IMAGINE being able to swim faster without working any harder, or even better, swim with less effort. Do you struggle to swim 100m freestyle in a 1:50 and wonder how you'll ever be able to swim a 1:30 without dying? Keep on reading to find out!
Performing or functioning in the best possible manner with the least waste of time and effort.
Being efficient in the water should be your number one goal, especially when you're training for a long distance swim and it's even more important if you are planning on doing a ride and run after. In triathlons you want to make sure you get out of the water with plenty of energy left for the other disciplines. And if you don't want to be last out of the water the number one thing to work on is your efficiency.
How do you know if you are an efficient swimmer? The best way to check this is to count how many strokes it takes you to swim one lap. This could be 25m or 50m, it doesn't matter as long as you compare your number of strokes over the same distance and in the same length pool.
By counting your number of strokes you check how much you get out of each stroke, the more distance you get out of each stroke, the more efficient you are.
The best way to do this is to swim 100m or 200m at a moderate/75% effort level and count your strokes each lap, don't do anything special; push off like you would usually do, kick like you would usually do and swim like you would usually do. Take the average number of strokes per lap and you'll have a pretty reliable score.
I like to count my strokes each time I start a stroke and make sure you count both arms, meaning one stroke is simply one stroke on one arm and the next stroke will be with your other arm, etc.
What is a good score? I believe that if you get down to 20 strokes in a 25m pool or 40 strokes in a 50m pool without kicking hard or pushing off the wall like crazy, you are getting pretty good!
So what if you've just counted your strokes for 25m and you've counted 36 strokes? First of all, don't stress! This is exciting! It means that by working on your technique you will be able to swim faster and easier.
The two elements that determine your efficiency is your resistance/drag you create when moving through the water and how much forward propulsion you get from each stroke. So let's see how you can improve this and become a more efficient swimmer.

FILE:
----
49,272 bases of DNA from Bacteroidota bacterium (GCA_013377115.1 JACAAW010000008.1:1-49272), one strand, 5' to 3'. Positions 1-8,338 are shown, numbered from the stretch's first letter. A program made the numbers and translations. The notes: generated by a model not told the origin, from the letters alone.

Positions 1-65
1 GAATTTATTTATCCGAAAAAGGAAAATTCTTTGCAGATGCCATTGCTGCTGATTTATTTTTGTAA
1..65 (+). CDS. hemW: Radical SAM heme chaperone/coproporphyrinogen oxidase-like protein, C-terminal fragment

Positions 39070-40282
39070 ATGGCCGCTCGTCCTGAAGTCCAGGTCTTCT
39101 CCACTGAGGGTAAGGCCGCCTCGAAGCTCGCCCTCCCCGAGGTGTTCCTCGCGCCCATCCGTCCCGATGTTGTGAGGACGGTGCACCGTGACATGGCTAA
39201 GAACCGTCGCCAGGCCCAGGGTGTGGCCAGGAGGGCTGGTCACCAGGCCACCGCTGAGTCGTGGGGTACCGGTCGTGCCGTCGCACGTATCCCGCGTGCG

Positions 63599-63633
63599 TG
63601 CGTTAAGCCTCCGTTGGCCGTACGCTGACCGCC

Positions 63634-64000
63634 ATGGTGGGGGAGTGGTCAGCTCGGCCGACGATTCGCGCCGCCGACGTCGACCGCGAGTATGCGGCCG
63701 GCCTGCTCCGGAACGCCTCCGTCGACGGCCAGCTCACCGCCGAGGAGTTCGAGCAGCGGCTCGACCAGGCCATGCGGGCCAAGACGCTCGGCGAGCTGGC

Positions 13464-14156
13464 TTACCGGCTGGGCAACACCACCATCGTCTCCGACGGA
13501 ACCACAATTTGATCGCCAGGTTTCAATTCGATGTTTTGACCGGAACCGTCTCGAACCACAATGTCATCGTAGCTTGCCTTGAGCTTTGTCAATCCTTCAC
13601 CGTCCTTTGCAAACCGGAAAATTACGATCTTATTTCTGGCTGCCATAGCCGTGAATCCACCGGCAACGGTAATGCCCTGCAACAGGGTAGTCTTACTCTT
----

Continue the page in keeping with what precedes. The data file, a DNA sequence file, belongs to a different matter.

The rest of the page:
1. Reduce resistance/drag
For most swimmers this comes down to their body position. If your legs are hanging down behind you this creates massive drag and a lot of forward propulsion created with your arms will be wasted by putting on the breaks with your legs.
Create a better body position by looking straight down the bottom of the pool and leaning forward on your chest. Your lungs are a big air bubble so by leaning forward on your chest you will feel your legs coming up higher behind you.
2. Increase the forward propulsion from your stroke
A good and efficient stroke starts with a good catch in the front of your stroke. Reality is that most swimmers miss the catch and only start pushing themselves forward halfway through their stroke, missing 50% of the potential forward propulsion!
To set yourself up for a powerful catch it's crucial to rotate your body slightly so you can stretch your arm out further, making yourself as long as possible. Start your catch by bending your elbow and pushing it out to the side and pointing your fingertips down. You should be creating about a 90 degree angle in your elbow and get the feeling of pulling your body over your hand, keeping your elbow out wide. You want to find the hardest way to push your hand back, feeling constant resistance on your hand until your arm is straight next to your body.
Both your body position and your catch are difficult to see for yourself while you're swimming. It might feel like you're doing the right thing, but are you really? The best way to check this is by asking someone to take an underwater video of you swimming. Swim at a good moderate/race pace to get a view of your real stroke, not the pretty version. If you're not sure if you're doing the right thing, feel free to send me the video and I'll have a quick look for you. Or if you are in the Cairns area we can set up a Video Analysis Session for a full in depth analysis of your stroke and key areas you can improve on. Click here for more info and to book.
If after reading all of this you're not yet convinced about the importance of efficiency, just make this quick calculation: If you reduce your number of strokes for 25m by 10 (say from 30 to 20 strokes per 25m) and you're training for an Ironman which includes a 3.8km swim, how many strokes are you saving yourself from doing on race day?